Private home sales affected by recent loan restrictions

Several new properties have been launched or opened for preview this weekend but some property developers said sales have been affected by recent loan restrictions.

Skywoods condominium at Dairy Farm Road is one of the new properties that has been launched this weekend. It is going at an average of S$1,250 per square foot.

Out of 420 units, 150 units are on offer at this phase.

At its pre-launch on Friday, its developer TA Corporation said 35 units were taken up, a rate it said is slower than before.

The developer said it is feeling the impact of tighter loan restrictions that have been introduced, in particular the Total Debt Servicing Ratio which was announced in June, where only 60 per cent of one’s income can be used to service a loan.

Forty-eight-year-old Daniel Ong is thinking of upgrading from his current five-room HDB flat to a private property.

Previously, Mr Ong would have been able to get a loan of up to 80 per cent of the property’s value but not now due to the new restrictions.

Some compromises, he said, will have to be made.

“Maybe a smaller unit now or even the location,” said Mr Ong.

Some property investors are looking at downsizing their options.

“Previously we were looking for at least a three-room size (unit) but now, most likely we will be talking about a two-room (unit) or maybe even a studio (unit) for investment purposes,” said potential home buyer Raymond Cheong.

“We are more concerned about the price and the locality and stuff now. We can’t go to the city-fringe… it’s more of mass-market now,” he added.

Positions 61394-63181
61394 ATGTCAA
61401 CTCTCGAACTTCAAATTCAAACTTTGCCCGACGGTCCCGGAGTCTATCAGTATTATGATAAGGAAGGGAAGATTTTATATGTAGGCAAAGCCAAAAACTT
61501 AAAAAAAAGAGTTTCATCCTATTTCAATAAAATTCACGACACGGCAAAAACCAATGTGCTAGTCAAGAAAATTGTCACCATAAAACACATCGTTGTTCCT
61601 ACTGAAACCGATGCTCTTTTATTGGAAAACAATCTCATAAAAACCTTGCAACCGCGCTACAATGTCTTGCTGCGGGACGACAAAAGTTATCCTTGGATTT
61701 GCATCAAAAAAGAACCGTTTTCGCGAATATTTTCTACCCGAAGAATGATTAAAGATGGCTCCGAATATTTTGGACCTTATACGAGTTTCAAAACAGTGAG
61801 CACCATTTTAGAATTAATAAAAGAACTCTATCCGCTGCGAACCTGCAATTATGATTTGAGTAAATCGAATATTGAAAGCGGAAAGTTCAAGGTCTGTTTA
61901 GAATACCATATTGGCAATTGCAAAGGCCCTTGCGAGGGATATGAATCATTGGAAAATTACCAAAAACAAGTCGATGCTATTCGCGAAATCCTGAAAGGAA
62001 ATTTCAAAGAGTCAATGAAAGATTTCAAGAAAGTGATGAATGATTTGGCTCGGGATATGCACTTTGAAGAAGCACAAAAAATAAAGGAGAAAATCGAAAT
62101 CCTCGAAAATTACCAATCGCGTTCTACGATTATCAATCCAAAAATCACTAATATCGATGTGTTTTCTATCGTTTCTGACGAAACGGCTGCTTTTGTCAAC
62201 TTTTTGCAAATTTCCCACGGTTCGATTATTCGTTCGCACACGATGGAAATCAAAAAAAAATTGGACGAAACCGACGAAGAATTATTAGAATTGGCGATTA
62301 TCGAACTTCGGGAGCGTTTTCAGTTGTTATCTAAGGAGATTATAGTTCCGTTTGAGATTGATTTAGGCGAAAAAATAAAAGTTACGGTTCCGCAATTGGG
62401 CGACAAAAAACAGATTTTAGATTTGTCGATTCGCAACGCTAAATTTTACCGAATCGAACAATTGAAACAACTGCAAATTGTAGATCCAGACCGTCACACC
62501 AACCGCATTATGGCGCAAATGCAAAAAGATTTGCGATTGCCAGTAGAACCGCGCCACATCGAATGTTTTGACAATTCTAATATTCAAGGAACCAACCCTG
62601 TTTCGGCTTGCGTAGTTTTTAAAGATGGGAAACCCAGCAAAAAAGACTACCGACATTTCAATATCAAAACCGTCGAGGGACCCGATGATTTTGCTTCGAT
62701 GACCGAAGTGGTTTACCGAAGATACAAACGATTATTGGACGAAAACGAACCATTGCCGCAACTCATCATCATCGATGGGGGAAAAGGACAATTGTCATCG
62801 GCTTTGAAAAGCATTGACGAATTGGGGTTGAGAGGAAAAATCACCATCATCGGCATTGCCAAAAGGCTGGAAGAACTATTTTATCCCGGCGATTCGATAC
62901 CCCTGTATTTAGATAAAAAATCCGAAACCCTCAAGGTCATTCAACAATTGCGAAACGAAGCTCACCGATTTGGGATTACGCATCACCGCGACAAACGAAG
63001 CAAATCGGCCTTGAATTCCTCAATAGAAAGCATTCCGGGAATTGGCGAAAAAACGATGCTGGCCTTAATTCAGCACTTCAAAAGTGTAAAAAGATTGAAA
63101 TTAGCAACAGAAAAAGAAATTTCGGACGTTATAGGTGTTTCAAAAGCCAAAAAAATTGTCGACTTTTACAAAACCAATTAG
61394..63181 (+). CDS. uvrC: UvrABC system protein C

Located at the city fringe, Thomson Three saw a crowded showroom on its first preview day.

However, its developer said it is taking some time to monitor sentiments before actually putting up units for sale.

It has also adjusted its prices to woo buyers amid the tighter loan restrictions.

The project is now expected to go at an average of S$1,350 to S$1,400 per square foot, down from the initial projection of S$1,500 per square foot.

Kam Tin Seah, senior general manager of investment & strategic development at UOL Group said: “We want to give them enough time to absorb in the project, to understand and to see whether this is the project they like to invest in. (Secondly), to speak to the bankers and hopefully within a reasonable time frame, (they can) come back and make a decision.”

The executive condominium (EC) market seems to be unfazed.

Over at Sea Horizon at Pasir Ris, about 60 per cent of its 495 units have been sold on the first day of sales.

Tan Zhiyong, managing director of MCC Land (Singapore), said: “We are a bit concerned because of some of the loan restriction measures but we don’t think it’ll impact ECs that much.”

“Most of the buyers are first-timers or upgraders. It’s been a while since these measures were announced so they have spoken to the bank to find out whether they can get a loan. About 90 per cent of those who came in today got the units that they wanted,” added Mr Tan.

EC buyer Wong Chee Chong said: “We have to be very prudent about that. That’s why we have to do some homework, source around, what’s the loan quantum before you decide to buy.”

Nicholas Mak, executive director of research & consultancy at SLP International Property Consultancy, explained the strong demand for ECs.

“There’s not going to be a lot of new supply in the next 12 months. And furthermore, the TDSR framework is directing some mass market condominium buyers towards the EC market because they are able to get more loans if they are buying an EC compared to buying a mass market private condo,” said Mr Mak.

With the end of the Hungry Ghost Month, some analysts expect the number of private home sales to be higher in August, and possibly even double last month’s figure.

According to latest data from the Urban Redevelopment Authority, there were 481 new private homes sold in July.

It was the lowest sales volume recorded since December 2009.

Source : Channel NewsAsia – 7 Sep 2013

Join The Discussion

Compare listings